As Hanoi’s urban sprawl spreads its tentacles, a new project is under way to counteract the ugliness of development; the planting of one million trees. But will it make a difference?
What makes a place a city? Is a city a collection of roads and buildings or the area within a line drawn on a map?
In Ho Chi Minh City, as in many developing cities, there are those who support new development and those who support preservation. These two approaches are often characterised by their opponents as either destructive or nostalgic.
In this modern era we assume that our cities will endure forever, despite evidence of past cities and civilisations that have imploded or vanished.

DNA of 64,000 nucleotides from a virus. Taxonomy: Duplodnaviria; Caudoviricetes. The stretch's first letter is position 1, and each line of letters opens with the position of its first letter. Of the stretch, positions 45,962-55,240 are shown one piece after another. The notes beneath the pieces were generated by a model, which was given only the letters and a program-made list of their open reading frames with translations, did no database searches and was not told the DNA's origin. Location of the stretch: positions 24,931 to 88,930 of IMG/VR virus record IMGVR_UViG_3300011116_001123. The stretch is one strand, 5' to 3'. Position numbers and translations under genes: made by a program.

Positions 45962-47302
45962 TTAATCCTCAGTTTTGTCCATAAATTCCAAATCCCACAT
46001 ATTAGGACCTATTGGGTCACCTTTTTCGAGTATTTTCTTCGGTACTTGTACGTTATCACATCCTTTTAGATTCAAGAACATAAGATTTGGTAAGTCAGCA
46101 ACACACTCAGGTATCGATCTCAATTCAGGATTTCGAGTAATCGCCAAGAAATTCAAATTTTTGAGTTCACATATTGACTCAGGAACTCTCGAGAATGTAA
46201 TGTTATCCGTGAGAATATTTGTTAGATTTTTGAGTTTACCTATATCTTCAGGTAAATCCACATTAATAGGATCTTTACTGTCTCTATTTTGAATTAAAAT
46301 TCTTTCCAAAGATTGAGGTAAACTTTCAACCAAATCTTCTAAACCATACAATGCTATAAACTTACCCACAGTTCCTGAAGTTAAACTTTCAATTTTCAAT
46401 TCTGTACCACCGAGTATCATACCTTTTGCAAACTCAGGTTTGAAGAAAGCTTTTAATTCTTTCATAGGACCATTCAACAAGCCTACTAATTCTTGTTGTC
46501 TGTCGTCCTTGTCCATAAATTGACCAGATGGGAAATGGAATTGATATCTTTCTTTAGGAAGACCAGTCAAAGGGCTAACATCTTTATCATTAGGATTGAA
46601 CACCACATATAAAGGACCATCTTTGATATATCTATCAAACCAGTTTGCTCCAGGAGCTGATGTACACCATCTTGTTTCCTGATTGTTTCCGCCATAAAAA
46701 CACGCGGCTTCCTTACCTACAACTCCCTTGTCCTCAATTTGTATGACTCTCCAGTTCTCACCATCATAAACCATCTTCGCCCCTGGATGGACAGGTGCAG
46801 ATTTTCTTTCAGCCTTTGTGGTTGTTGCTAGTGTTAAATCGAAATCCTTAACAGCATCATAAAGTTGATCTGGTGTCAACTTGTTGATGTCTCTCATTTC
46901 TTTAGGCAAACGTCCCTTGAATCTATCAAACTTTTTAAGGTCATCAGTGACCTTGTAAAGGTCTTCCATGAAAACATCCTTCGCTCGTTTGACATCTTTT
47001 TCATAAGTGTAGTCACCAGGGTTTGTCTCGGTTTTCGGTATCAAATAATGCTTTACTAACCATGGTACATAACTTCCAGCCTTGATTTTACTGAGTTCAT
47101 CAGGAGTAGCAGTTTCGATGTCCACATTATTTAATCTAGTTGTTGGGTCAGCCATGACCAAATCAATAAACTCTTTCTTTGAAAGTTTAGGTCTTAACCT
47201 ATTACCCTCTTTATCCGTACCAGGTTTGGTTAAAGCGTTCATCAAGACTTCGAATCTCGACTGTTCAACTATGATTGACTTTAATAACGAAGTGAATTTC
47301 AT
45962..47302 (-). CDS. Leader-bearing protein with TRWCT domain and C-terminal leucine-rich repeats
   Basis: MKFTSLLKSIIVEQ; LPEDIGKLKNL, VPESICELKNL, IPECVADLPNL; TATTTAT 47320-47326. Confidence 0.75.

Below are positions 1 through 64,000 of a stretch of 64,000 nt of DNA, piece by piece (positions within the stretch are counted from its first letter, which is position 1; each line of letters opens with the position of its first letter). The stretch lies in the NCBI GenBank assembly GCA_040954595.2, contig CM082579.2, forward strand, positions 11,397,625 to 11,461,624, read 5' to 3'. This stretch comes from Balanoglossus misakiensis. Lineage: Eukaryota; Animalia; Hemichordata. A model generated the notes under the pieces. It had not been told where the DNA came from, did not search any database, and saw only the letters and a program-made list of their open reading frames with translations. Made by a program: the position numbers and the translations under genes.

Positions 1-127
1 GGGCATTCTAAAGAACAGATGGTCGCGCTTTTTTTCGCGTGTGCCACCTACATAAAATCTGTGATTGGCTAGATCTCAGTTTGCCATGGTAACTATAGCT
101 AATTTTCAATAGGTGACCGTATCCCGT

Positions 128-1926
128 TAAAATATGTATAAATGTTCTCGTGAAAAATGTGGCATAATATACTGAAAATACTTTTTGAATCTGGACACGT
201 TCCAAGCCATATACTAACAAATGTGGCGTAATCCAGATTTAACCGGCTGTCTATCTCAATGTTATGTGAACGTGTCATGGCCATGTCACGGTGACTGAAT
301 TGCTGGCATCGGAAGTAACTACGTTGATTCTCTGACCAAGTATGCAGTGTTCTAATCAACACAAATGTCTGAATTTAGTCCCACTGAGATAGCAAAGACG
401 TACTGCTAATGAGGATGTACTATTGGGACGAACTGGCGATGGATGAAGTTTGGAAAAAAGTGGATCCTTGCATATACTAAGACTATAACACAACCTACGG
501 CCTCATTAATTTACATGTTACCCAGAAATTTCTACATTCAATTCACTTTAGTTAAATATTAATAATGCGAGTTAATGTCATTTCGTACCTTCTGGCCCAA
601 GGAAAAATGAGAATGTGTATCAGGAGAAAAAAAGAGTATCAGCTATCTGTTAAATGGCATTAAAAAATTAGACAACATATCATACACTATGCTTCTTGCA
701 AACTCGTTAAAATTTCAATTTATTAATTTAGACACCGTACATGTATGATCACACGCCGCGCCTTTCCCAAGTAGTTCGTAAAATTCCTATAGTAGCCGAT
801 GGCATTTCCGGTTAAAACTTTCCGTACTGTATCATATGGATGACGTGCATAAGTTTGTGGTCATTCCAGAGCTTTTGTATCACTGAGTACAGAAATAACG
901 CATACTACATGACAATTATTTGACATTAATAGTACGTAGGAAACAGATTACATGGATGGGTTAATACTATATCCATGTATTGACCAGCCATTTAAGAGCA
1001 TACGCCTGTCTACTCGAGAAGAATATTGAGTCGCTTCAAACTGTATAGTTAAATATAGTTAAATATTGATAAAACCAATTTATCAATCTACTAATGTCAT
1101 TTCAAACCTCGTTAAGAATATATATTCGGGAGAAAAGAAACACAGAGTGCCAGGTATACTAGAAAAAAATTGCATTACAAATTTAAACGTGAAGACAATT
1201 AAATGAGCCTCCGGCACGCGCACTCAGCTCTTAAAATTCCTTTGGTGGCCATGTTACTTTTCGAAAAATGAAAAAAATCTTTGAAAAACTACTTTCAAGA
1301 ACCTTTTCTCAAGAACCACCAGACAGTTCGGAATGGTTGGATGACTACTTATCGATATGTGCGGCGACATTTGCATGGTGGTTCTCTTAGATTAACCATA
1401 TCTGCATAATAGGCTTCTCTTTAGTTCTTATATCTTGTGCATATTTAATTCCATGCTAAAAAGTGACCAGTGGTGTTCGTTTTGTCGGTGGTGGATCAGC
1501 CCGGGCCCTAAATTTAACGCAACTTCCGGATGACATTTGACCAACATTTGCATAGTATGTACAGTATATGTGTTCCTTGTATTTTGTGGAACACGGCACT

The transformation of Hanoi from sleepy hollow into modern megacity is well and truly underway. But the decisions being made are often informal and spontaneous.
As modern Vietnam moves to a Korean or Singaporean style of apartment living, questions of how this will affect feelings of community remain unanswered.
An architect and an urban planner, Ed Haysom is involved first-hand in the creation of residential and non-residential projects in Vietnam. Photo by Bao Zoan
With all the change, destruction and reconstruction, there is a sense that Vietnam’s architectural traditions are being lost.
An architect and a consultant, through Green Consult Asia Melissa Merryweather is at the forefront of promoting sustainable architecture and urban planning in Vietnam. Photo by Kyle Phanroy